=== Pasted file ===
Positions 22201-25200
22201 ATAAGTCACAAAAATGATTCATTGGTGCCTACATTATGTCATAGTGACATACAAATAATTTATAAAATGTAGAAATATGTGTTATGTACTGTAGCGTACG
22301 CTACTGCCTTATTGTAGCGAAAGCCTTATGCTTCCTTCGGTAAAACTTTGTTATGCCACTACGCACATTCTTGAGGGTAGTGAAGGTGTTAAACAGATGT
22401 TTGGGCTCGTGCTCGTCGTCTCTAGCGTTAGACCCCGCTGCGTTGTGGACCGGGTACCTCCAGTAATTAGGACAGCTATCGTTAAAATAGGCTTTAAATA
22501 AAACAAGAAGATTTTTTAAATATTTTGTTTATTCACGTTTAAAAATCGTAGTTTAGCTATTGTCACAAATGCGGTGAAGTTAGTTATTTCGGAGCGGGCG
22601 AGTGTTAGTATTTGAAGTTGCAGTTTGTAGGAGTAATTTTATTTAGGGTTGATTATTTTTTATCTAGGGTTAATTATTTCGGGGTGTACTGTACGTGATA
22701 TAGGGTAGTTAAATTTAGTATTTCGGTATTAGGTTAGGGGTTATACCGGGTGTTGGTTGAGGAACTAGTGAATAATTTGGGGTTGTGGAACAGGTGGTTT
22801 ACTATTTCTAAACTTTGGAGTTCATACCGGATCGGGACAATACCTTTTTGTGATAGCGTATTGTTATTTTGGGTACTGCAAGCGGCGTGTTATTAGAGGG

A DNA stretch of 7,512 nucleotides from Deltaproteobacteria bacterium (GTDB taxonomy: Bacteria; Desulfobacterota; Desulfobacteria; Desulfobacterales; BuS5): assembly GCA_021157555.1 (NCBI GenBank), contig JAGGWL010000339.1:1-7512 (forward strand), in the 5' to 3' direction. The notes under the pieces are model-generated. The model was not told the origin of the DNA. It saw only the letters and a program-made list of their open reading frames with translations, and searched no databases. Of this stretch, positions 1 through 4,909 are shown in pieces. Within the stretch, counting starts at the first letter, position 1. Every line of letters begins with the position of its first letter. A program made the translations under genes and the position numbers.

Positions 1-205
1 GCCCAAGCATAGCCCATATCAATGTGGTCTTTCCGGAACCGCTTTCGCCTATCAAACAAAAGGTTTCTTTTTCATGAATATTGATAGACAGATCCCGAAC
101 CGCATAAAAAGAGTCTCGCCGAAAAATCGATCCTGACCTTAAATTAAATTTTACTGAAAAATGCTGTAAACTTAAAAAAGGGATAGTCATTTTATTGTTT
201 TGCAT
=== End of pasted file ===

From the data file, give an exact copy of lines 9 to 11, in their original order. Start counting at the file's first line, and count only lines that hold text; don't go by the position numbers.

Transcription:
A DNA stretch of 7,512 nucleotides from Deltaproteobacteria bacterium (GTDB taxonomy: Bacteria; Desulfobacterota; Desulfobacteria; Desulfobacterales; BuS5): assembly GCA_021157555.1 (NCBI GenBank), contig JAGGWL010000339.1:1-7512 (forward strand), in the 5' to 3' direction. The notes under the pieces are model-generated. The model was not told the origin of the DNA. It saw only the letters and a program-made list of their open reading frames with translations, and searched no databases. Of this stretch, positions 1 through 4,909 are shown in pieces. Within the stretch, counting starts at the first letter, position 1. Every line of letters begins with the position of its first letter. A program made the translations under genes and the position numbers.

Positions 1-205
1 GCCCAAGCATAGCCCATATCAATGTGGTCTTTCCGGAACCGCTTTCGCCTATCAAACAAAAGGTTTCTTTTTCATGAATATTGATAGACAGATCCCGAAC